Ernest Hemingway, in his introduction to Men at War, wrote that a "writer's job is to tell the truth. His standard of fidelity to the truth should be so high that his invention, out of his experience, should produce a truer account than anything factual can be." This latest collection, which brings together five previously unavailable stories with all of the author's uncollected fiction and non-fiction prose, confirms that Hemingway's diktat was imprinted on Raymond Carver's heart.
Although there is considerable overlap between this new volume and the uncollected writings published in 1991 as No Heroics, Please, taken together, they provide a richly textured sense of the author's personality and his acutely unsentimental world-view.
The new pieces in this book were written in the years immediately preceding Carver's death, at 50, from lung cancer. In each, his clean, unadorned prose draws us into the intimate lives of ordinary men and women. Three are about marital breakdown. In "Kindling", a recovering alcoholic, separated from his wife in his middle years, takes a room with a blue-collar husband and his wife in a small town. Myers, the new lodger, is in pieces, and Carver conveys his inner torment with metonymic beauty: as he takes the room, his new landlady "went over and turned down the covers on the bed, and this simple gesture almost caused Myers to weep". In "What Would You Like to See", another middle-aged couple agree to separate, which requires them to leave the house they have been renting. Like Pinter or Chekhov, familiar pleasantries are swollen with unarticulated meanings and, in the quietly dramatic rendering of their last hours together, the pair's surging feelings of attraction and repulsion overflow, threatening to engulf the reader.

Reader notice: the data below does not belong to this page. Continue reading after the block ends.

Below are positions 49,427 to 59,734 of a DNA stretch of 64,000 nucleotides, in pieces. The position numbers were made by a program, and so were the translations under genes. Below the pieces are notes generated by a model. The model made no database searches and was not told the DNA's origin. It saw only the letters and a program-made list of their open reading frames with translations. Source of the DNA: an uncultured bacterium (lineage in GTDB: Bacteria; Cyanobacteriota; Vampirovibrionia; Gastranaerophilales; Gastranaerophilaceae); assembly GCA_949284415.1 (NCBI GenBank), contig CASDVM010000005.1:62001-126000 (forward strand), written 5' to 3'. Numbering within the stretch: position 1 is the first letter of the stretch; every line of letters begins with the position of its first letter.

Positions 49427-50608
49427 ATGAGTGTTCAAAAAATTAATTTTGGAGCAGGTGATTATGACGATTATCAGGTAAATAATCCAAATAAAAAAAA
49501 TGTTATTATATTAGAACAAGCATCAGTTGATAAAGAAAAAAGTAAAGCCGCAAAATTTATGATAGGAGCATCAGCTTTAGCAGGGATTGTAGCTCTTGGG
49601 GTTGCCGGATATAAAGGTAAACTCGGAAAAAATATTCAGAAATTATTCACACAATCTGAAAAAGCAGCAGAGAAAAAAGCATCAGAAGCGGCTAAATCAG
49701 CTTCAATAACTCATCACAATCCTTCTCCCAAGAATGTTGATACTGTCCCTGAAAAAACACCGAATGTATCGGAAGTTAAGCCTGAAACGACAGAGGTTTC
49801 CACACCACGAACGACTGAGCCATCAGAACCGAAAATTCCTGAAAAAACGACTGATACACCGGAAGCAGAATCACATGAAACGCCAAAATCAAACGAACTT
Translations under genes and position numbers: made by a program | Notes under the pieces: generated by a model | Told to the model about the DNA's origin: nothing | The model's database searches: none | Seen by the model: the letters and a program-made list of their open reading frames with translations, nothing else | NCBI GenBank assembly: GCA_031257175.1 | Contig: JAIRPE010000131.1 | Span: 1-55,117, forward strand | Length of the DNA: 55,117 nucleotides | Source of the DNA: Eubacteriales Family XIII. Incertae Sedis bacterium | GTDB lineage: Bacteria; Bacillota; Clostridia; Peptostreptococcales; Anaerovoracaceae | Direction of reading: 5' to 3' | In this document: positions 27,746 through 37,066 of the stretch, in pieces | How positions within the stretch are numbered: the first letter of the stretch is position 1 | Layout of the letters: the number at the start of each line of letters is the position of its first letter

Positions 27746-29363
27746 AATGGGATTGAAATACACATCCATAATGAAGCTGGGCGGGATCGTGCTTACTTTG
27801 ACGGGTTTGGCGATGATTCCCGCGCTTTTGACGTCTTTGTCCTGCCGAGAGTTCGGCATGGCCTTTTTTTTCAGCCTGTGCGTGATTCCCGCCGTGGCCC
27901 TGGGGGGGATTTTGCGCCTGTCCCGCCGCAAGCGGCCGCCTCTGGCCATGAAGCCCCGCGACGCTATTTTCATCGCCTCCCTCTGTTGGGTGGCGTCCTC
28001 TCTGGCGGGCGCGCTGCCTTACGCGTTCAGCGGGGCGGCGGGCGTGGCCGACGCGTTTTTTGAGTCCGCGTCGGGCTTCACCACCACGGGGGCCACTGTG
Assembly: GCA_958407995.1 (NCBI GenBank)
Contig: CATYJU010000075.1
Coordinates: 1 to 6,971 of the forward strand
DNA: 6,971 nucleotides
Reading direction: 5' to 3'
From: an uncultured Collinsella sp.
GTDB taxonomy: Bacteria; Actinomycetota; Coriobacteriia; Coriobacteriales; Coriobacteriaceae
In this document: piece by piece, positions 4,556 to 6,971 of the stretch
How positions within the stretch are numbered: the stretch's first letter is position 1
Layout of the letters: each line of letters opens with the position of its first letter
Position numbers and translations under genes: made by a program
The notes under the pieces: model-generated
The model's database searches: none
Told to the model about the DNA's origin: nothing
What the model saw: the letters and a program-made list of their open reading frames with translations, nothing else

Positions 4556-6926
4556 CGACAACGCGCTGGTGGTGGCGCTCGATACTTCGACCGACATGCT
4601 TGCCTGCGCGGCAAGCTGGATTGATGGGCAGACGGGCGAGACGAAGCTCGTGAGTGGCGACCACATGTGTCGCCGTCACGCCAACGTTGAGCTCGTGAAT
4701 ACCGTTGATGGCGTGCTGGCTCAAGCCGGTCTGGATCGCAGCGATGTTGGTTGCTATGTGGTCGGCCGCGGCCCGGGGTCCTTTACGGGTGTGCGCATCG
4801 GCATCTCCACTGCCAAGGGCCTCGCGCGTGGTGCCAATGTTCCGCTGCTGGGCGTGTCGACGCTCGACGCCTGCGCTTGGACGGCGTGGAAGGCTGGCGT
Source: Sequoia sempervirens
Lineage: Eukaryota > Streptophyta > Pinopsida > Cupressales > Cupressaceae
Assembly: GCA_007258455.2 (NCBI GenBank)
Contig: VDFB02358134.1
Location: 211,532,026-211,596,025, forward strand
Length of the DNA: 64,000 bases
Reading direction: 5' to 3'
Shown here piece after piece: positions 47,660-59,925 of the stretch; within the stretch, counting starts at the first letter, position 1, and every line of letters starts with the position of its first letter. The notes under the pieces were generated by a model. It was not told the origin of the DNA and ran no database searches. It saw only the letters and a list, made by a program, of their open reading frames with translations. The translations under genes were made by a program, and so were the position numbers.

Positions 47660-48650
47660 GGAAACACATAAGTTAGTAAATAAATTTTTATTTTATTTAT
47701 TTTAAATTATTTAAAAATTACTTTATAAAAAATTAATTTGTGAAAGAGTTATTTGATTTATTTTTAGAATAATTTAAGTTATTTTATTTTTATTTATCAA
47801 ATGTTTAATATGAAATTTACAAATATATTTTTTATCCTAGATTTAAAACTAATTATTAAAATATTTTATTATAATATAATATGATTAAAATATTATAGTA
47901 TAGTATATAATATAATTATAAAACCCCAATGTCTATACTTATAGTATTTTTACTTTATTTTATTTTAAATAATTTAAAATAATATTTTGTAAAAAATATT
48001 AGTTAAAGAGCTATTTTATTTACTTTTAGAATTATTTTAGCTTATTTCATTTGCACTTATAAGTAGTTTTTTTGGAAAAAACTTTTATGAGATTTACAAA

A number of things in this book demonstrate the extent to which Carver, in T S Eliot's phrase, is "much possessed by death". In his final essay, "Friendship", it sneaks up on the reader from nowhere. One moment he is gently exuberant, describing how much fun he and his fellow writers Richard Ford and Tobias Wolff had during a reunion in London in 1988. (The description is accompanied by a picture of the three men, arms linked, beaming at their audience from a stage.) Then: "Chances are that two of the three friends in this picture will have to gaze upon the remains - the remains - of the third friend, when that time comes. The thought is grievous and terrifying. But the only alternative to burying your friends is that they will have to bury you." Although it is Carver himself who will be dead before the year is out (which he must have known when he wrote this), he retains in this essay his commitment to truth and aversion to fatalism and slush.
In Call If You Need Me, Carver's generosity and fidelity to his characters shine from every page. His stories proclaim the possibility of redemption, his characters grappling, as he puts it, with "love, death, dreams, ambition, growing up, coming to terms with your own and other people's limitations".
The American literary tradition that fuses idealism and pragmatism, with its belief in moral progress, friendship, self-reliance, truth to oneself and the redemptive power of nature, can be rediscovered again and again, yet shorn of sentiment, in Carver's work. Not for him shiny surfaces and gaudy descriptions: his flawed creations are embedded in their surroundings, and they experience physical trauma when disconnected from them.
If you have never read Carver, but have seen Short Cuts (Robert Altman's shattering on-screen realisation of nine of Carver's best stories), or just wondered what the fuss is about, this book is as good a place to begin as any. In his style, Carver may have affinities with Hemingway, but his portrayal of relationships between men and women is deeper and more nuanced than anything the old bullfighter ever committed to print.